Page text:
— while dining in Altamont, Illinois (population 2,283). Apparently
were passing through on the way to a convention in Chicago. (They told me you can get a Klingon
Dictionary for your iPhone now, as part of the Klingon Language Suite. As its ad
relates: “Amuse your Vulcan
friends and confound
your Romulan adversaries by discussing your strategy for galactic
dominance in Klingon!”)
What’s cool about the Trek universe is that we’re not talking about
just computers or robots here. We’re actually talking operating systems!
That you can actually run on your own computer!!
Let’s back trek for a minute and get all this straight. LCARS
is the operating system depicted in the Star Trek TV series and films.
It stands for the Library Computer
Access/Retrieval System. Here’s how LCARS is depicted in the 2002
Captain Jean-Luc Picard and Lieutenant Commmanders Data and Geordi La Forge
View LCARS Output
The LCARS GUI was designed by Michael
Okuda, who went on to co-author the immortal Star
Trek TNG Technical Manual
and do important design work for the series. Unfortunately his
career deteriorated and he eventually ended up working for NASA, where
got stuck with the prestigious NASA Exceptional Public Service Medal. Probably pinned on him by the
President himself. Tough luck, Michael!
For those of you who can’t wait to make LCARS your screen background,
here’s LCARS wallpaper. (Shoot me for asking, but how is it that a
24th century computer screen has such a 1970’s color scheme?)
Enterprise-D Wallpaper … Enjoy!
By now I imagine you just can’t stand it… you want to run LCARS on
your computer!! You have several choices. One is LCARS24,
which runs on DOS and early Windows versions. From the project website: “LCARS 24 lets you turn an old TrueColor
laptop into an LCARS (Starfleet-style) musical or talking alarm clock
and calendar that is also an agile 32-bit DPMI system shell with many
bundled LCARS programs …”
How cool is that? Your junk 1998 laptop goes Starfleet! Here’s a sample
The LCARS24 Screen with Calendaring
A more current option is the LCARS x32
project. LCARS x32 is a “...
24th Century replacement for the Windows desktop… that transforms
your Windows based PC into a 24th Century LCARS terminal.”
Somebody broke the Microsoft monopoly in only three centuries?? I find
that hard to believe. Make it so! (Downloads are free here.)
One other thing about Star Trek.
Ever wonder about those handheld computers they’re always checking?
They’re called PADDs,
or Personal Access Display Devices.
PADDs are used by Starfleet, the
Andorian Imperial Guard, the Bajoran Militia, the Klingon Empire, the
Empire, the Vulcan High Command, and even in cultures as distant as the
Delta Quadrant. Even the Cardassians have them. So you can call
Kim, Kourtney, or KhloÃ© if you’re on Mars and need a hot date. (No
disrespect intended, I actually don’t know! which
of these charming young women may be married… at the moment.)
Finally, let’s not overlook the several iPad apps
and interfaces for the LCARS experience. Turns out your iPad was really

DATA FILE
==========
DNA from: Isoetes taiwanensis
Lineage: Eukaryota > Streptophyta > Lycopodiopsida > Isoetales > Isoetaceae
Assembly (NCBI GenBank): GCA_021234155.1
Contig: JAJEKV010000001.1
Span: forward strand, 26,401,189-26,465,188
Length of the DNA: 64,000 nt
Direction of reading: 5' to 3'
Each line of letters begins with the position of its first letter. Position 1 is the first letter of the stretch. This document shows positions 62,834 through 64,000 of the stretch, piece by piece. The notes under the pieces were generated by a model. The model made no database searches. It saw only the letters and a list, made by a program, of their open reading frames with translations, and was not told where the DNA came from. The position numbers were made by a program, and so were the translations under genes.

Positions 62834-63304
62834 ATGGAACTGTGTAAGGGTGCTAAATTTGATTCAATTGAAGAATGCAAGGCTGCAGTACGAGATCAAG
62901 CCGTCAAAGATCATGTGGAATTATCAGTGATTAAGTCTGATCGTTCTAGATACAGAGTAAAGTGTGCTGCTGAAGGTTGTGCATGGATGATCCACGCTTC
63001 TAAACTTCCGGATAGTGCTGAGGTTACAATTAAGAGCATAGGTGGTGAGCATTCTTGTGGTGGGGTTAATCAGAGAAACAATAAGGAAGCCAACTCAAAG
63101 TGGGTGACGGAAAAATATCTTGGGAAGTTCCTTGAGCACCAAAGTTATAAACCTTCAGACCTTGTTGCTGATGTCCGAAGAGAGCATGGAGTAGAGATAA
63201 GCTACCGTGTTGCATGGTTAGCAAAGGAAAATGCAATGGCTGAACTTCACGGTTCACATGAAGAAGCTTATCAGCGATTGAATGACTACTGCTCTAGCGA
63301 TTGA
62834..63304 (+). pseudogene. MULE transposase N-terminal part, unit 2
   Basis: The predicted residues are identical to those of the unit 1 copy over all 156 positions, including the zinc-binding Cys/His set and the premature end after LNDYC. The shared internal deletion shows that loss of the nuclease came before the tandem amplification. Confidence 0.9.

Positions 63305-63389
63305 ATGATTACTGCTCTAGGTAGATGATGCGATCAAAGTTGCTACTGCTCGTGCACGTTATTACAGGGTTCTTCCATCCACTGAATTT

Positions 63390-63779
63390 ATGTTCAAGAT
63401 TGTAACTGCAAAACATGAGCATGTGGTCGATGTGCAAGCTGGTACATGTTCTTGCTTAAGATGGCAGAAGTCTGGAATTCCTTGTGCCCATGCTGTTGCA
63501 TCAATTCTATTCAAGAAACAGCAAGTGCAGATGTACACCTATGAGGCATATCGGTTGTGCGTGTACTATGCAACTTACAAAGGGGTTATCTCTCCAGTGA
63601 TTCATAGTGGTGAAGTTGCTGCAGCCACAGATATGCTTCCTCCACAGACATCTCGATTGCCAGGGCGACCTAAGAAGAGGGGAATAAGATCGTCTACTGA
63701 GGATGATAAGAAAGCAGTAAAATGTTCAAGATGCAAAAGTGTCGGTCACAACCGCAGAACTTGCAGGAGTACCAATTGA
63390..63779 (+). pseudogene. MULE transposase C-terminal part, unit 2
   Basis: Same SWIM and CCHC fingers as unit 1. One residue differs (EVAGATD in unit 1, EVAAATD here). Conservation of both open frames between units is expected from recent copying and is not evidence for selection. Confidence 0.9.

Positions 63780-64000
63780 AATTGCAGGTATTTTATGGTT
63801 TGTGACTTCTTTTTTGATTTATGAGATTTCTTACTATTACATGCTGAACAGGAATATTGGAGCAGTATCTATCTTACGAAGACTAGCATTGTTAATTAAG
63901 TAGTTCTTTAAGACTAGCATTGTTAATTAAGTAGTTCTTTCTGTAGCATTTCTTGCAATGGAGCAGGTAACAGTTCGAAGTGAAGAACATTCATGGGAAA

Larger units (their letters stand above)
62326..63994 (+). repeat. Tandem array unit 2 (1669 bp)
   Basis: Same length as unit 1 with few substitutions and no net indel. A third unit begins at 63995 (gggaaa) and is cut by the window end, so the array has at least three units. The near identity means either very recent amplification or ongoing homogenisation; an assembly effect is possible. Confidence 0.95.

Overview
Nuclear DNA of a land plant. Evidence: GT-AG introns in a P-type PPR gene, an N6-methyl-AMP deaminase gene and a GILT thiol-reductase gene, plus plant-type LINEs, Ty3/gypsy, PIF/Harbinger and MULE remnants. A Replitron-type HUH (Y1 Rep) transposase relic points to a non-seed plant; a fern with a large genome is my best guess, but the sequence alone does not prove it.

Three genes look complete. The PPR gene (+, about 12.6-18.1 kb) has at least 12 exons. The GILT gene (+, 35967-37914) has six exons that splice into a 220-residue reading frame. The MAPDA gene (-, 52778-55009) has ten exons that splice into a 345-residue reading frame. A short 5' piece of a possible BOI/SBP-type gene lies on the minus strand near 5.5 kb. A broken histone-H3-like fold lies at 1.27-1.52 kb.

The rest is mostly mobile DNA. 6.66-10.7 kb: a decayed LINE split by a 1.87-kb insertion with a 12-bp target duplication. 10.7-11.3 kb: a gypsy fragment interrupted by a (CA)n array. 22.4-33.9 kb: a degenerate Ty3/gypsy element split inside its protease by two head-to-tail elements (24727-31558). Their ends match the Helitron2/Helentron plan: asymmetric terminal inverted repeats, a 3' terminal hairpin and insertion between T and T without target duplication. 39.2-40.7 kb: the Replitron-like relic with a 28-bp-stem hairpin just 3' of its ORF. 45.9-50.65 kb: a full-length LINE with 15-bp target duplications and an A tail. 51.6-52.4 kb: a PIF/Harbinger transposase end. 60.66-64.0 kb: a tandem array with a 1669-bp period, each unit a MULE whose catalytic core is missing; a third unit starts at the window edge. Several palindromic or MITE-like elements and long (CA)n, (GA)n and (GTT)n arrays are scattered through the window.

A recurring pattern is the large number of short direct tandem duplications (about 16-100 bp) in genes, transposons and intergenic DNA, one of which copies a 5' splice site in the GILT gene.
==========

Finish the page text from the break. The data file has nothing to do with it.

a PADD and you just didn’t know it.
There is so much more to rave about Star Trek, but space is limited (in this
column, not in the Final Frontier in which the Enterprise romps!). So with my deep personal
regrets, we go on to our last film classic.
“Modernization Isn’t Everything!”
We’ve covered the heavyweights, so now here’s a forgotten gem: The Computer Wore Tennis Shoes. This laugh machine came out in 1969, with a young Kurt Russell
in the lead role as Dexter Riley. Dexter is a “less than average” —
translation: nerdy — college student who gets zapped when tiddling
with a mainframe computer. He absorbs the computer’s characteristics
and gains encyclopedic knowledge. (Apparently IBM mainframes were just giant repositories of facts.) This helps Dexter and his
classmates win quiz competitions but leads to friction with the shady
businessman who donated the computer to the college.
Catch the groovy introductory animation clip over at our National Cultural Archive (informally referred to as Youtube). It’s a real period piece.
Kurt Russell felt so good about the Dexter Riley character he went on to play him in the film sequels Now You See Him, Now You Don’t (1972) and The Strongest Man in the World (1975). The excitement all takes place at fictional Medfield College, also the location in immortal flicks like Flubber, Son of Flubber, and The Absent-Minded Professor. Did you have that much fun in college? (Should’a gone to Medfield, should’a gone to Medfield …)
The adventures of Dexter Riley. Being a human computer was only the beginning…
A classic like this deserves a remake, and so it was, in 1995.
This time 90’s teen heart-throb Kirk Cameron
became the human computer. It was only a made-for-TV movie, but don’t worry,
I hear you can still get it on DVD. Who says America doesn’t
manufacture anything anymore?
That’s all the excitement I can handle in one article. We’ll continue this theme in my next OS News article.
Until then, prospective Medfield students, your assignment is to list your favorite computers in film and TV.
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Howard Fosdick (President, FCI) is an independent consultant who
databases and operating systems. Read his other articles and download his free PDF guide How To Tune Up Windows here. You can reach him
at contactfci at the domain
name of sbcglobal (period) net.
Disclaimer: This article is intended to be humourless humorous and comments should not be taken seriously.